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Apoplastic infusion of sucrose into stem internodes during female flowering does not increase grain yield in maize plants grown under nitrogen‐limiting conditions

Peng, Yunfeng, Li, Chunjian, Fritschi, Felix B.
Physiologia plantarum 2013 v.148 no.4 pp. 470-480
Zea mays, chlorophyll, corn, developmental stages, female flowers, glucose, grain yield, greenhouses, internodes, leaf area, leaf protein, leaves, nitrogen, photosynthesis, starch, sucrose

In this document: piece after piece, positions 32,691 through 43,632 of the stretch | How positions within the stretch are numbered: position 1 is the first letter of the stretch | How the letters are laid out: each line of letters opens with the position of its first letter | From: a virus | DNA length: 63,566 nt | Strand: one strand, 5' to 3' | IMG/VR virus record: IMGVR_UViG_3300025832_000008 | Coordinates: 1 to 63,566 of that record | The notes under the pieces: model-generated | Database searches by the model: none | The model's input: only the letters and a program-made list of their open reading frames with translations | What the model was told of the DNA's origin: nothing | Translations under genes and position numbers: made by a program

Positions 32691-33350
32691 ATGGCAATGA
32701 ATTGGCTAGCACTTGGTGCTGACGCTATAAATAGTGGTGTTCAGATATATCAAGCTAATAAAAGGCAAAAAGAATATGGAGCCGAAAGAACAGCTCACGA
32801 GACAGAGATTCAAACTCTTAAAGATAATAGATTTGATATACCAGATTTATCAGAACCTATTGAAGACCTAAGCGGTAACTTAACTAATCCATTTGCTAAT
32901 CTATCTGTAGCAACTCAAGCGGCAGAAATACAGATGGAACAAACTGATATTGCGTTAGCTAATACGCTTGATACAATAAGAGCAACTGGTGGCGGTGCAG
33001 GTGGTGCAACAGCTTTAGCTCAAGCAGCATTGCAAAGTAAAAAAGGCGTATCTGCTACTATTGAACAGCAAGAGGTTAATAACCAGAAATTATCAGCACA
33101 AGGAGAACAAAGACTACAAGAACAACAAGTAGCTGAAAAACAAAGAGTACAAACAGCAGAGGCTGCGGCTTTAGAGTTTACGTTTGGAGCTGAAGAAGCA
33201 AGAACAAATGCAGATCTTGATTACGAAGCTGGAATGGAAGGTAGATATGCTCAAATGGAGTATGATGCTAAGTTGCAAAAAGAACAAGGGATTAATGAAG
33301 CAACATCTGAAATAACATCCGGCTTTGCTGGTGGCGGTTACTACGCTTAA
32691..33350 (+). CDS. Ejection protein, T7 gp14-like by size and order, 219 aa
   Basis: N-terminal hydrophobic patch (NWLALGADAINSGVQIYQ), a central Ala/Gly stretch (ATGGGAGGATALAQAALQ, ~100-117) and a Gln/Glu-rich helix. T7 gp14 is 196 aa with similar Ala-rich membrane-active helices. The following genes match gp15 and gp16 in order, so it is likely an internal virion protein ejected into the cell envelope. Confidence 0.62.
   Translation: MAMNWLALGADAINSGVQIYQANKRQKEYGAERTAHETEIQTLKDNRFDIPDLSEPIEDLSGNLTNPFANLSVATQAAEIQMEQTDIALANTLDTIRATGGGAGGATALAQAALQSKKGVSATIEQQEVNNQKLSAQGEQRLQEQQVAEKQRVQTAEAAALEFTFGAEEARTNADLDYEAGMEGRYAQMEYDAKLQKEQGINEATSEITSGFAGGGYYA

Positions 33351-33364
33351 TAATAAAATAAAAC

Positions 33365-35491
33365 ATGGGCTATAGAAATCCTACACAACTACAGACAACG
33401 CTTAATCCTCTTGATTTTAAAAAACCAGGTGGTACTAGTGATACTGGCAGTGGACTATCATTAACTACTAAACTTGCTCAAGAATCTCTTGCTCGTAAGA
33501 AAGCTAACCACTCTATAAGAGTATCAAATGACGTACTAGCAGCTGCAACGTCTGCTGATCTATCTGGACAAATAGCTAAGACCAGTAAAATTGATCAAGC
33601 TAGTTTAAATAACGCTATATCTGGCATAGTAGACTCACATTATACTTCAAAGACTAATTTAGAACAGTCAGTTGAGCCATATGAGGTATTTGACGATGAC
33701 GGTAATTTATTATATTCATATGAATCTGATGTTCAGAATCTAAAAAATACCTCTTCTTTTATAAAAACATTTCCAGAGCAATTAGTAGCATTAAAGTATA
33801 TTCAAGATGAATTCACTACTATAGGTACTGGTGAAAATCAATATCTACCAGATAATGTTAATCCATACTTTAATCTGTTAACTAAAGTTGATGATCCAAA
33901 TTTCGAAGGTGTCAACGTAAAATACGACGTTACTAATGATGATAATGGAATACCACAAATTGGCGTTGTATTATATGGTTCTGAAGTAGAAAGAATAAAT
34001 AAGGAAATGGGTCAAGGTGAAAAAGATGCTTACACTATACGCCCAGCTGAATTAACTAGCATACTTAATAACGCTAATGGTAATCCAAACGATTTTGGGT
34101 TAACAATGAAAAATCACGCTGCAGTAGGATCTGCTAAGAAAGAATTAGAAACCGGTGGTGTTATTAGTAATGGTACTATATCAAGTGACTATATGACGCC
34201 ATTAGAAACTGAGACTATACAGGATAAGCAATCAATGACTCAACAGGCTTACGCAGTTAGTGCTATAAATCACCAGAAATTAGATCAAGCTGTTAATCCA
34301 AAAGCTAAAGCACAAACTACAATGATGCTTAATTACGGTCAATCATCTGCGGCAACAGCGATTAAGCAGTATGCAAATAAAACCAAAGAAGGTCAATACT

Nitrogen (N) limitation reduces leaf growth and photosynthetic rates of maize (Zea mays), and constrains photosynthate translocation to developing ears. Additionally, the period from about 1 week before to 2 weeks after silking is critical for establishing the reproductive sink capacity necessary to attain maximum yield. To investigate the influence of carbohydrate availability in plants of differing N status, a greenhouse study was performed in which exogenous sucrose (Suc) was infused around the time of silking into maize stems grown under different N regimes. N deficiency significantly reduced leaf area, leaf longevity, leaf chlorophyll content and photosynthetic rate. High N‐delayed leaf senescence, particularly of the six uppermost leaves, compared to the other two N treatments. While N application increased ear leaf soluble protein concentration, it did not influence glucose and suc concentrations. Interestingly, ear leaf starch concentration decreased with increasing N application. Infusion of exogenous suc tended to increase non‐structural carbohydrate concentrations in the developing ears of all N treatments at silking and 6 days after silking. However, leaf photosynthetic rates were not affected by suc infusion, and suc infusion failed to increase grain yield in any N treatment. The lack of an effect of suc infusion on ear growth and the high ear leaf starch concentration of N‐deficient maize, suggest that yield reduction under N deficiency may not be due to insufficient photosynthate availability to the developing ear during silking, and that yield reduction under N deficiency may be determined at an earlier growth stage.